Become a UX designer.
You will be able to start earning money from your XD Skills.
You will be able to add UX designer to your CV
Build a UX project from beginning to end.
Become a UI designer.
Build & test a full mobile app.
Build & test a full website design.
You will have a project of your own to add to your portfolio.
93 lectures of well-structured, step by step content.
Learn to design websites & mobile phone apps.
Work with fonts & colors.
Prototype your designs with interactions.
Test on mobile phones.
You'll create realistic prototype complete with micro interactions.
Send your designs for feedback & commenting.
Export production ready assets.
Create your first UX brief & persona.
Create quick wireframes.
How to use premade UI kits.
Learn professional workflow tricks & shortcuts.
You will get the finished files so you never fall behind
Downloadable exercise files
Forum support from me and the rest of the BYOL crew
All the techniques used by UX professionals
Build a mobile app prototype that responses to voice commands.
You will be able to talk correctly with other UX design professionals.
You'll learn how to choose colors.
You'll learn how to pick the correct fonts.
You'll be able to send your finished work to other professionals in the correct formats.
All right, a couple of things we
need to discuss before we move on. It's some of the terminology that gets used
in both this course and in the industry... just so that you know what I'm talking
about when I'm going through the course. The main ones are, if you've ever
seen like job applications online... where they say, you need to be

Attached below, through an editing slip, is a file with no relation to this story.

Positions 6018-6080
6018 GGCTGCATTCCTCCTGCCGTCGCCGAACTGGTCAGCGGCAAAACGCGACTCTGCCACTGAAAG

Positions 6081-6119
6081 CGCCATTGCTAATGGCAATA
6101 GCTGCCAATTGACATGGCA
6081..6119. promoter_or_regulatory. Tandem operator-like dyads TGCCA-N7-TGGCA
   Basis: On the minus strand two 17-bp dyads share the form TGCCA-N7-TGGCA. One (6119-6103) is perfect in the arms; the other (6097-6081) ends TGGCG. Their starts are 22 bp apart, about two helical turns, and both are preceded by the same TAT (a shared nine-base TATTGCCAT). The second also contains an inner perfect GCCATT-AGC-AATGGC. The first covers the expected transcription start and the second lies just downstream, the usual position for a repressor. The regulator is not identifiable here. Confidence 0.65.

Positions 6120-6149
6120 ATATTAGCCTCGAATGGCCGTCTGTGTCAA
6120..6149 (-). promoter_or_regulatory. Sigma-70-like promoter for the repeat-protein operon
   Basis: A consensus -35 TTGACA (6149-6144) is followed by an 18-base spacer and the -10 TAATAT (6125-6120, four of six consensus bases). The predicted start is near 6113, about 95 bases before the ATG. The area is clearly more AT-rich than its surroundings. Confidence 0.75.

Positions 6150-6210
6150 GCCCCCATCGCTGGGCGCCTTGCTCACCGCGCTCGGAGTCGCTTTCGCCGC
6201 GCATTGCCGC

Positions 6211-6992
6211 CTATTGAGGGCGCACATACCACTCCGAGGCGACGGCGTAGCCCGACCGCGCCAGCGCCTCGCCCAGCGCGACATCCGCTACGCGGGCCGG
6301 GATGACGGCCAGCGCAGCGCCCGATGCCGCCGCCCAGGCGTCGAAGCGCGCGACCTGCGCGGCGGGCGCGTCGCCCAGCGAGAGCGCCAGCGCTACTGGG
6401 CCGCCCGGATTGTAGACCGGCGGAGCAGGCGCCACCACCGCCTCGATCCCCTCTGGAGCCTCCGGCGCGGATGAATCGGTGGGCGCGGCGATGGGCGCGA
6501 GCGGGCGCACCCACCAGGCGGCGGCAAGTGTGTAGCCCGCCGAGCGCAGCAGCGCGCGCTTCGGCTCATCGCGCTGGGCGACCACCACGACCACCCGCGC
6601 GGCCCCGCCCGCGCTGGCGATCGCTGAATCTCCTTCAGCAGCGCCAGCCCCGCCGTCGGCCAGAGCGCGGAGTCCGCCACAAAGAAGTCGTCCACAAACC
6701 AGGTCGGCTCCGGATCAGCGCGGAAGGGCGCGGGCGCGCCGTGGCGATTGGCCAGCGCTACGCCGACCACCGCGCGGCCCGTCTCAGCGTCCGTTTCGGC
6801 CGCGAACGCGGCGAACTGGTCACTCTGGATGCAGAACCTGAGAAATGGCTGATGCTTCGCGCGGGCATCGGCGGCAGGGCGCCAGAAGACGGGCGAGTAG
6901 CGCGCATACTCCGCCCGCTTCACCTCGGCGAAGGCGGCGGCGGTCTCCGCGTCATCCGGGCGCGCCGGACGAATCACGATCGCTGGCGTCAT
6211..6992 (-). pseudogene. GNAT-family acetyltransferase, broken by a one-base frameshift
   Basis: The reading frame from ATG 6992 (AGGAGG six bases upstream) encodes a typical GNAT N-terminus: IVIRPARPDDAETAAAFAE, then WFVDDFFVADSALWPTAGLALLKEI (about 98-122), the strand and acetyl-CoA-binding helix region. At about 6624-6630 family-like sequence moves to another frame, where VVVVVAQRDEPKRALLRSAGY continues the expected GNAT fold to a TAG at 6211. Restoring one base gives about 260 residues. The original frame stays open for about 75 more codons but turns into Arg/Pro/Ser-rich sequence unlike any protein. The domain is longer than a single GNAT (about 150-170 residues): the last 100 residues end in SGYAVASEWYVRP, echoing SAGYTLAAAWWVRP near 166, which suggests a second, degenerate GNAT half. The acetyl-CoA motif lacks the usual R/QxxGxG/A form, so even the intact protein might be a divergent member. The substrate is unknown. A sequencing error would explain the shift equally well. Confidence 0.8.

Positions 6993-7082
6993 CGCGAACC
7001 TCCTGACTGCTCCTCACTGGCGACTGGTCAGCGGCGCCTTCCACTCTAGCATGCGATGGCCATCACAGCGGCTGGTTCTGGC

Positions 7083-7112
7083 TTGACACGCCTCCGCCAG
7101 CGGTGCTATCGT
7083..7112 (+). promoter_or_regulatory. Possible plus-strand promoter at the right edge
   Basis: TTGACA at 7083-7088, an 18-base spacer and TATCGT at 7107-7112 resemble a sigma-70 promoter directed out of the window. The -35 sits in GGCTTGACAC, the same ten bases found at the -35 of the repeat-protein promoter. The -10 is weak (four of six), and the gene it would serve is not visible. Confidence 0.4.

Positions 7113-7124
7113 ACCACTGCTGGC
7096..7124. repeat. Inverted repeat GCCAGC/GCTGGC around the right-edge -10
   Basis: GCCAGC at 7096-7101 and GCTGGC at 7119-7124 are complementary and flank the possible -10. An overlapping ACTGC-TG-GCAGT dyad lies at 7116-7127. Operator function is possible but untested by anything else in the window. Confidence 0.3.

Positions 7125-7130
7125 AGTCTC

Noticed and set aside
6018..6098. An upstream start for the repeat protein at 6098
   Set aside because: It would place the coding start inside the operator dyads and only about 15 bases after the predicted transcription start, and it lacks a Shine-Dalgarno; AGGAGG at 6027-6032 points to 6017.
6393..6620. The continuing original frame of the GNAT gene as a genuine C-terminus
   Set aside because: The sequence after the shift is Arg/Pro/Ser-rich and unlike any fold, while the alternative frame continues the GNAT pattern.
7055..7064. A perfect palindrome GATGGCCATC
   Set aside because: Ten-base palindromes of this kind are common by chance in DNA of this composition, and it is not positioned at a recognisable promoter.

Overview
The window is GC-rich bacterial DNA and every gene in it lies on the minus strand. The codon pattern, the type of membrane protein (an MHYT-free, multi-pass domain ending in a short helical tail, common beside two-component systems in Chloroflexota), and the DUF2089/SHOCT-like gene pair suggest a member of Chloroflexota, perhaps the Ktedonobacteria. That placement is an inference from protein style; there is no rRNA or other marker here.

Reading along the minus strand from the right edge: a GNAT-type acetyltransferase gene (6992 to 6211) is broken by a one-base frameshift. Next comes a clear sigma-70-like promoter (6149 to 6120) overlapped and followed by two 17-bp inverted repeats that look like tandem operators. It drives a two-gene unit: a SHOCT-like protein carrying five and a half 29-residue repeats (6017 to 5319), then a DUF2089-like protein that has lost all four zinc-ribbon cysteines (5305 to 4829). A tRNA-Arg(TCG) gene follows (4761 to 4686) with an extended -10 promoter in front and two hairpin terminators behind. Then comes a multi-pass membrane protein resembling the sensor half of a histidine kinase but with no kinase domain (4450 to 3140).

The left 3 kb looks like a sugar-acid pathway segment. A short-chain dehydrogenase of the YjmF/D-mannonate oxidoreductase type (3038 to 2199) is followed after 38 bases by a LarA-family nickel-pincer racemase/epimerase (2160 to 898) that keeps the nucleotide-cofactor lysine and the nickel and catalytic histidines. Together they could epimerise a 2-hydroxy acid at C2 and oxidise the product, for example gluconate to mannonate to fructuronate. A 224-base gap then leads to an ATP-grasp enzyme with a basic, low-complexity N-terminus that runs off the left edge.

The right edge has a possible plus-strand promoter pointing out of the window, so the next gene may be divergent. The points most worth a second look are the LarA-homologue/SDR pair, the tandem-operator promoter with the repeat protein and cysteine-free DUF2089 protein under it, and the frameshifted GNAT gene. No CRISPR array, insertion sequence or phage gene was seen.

a UX/UI Designer or a Product Designer... so we'll cover kind
of what those are... and what the different
responsibilities are. Now before we go on, if you--
for me, I act as all of them. I work as a freelancer so I take on small
projects and I have to do that all. So I will discuss what
they all are individually. Basically if you're in
a small, one, two... three, four, five man agency,
or a design shop... you are going to be it,
you're going to be... the UI Designer, the UX Designer,
and the Product Designer. If you're working at
larger companies... larger organizations or bigger agencies... you might be split off and be one
of these things individually. So what is it? UI Designer is
the person responsible for... making things, so you'll be looking
at kind of-- say it's a website design... you'll be looking through
consistent icons you'll be building... you'll be looking at
fonts and colors... kind of visual themes throughout
the app or web design. Say you're a UI Designer, user interface,
looking at the page finish... the things that are on the page. So you can be just that. A UX Designer often is
all of the UI stuff... plus you are looking at both
the brief and the users... that are going to be using it,
so maybe the personas that you've built... and building for that,
and then testing that... so working through the actual testing... and then coming back and adjusting. So UI Designer often won't
have that other part. So yes, that's a UX Designer,
you do the UI but there's... kind of some other parts around it
which we'll discuss in that course. So that's the UX Designer. The last term we'll cover
is a Product Designer. So what is a Product Designer
versus a UX Designer? Now often, if I'm a Product Designer... what I'll be is, I'll be a UX Designer
as well as a Product Designer... but I'll have more
responsibility in a team... and you can't really be a Product Designer
in a small agency or by myself, like I am. You need to be in a
bigger company... because often the Product Designer
has a lot of managerial roles... so you be in charge of not only the UI
and the kind of user testing... but you'll be working
with the stakeholders... the clients, and getting
direction from them. You'll be working with the engineering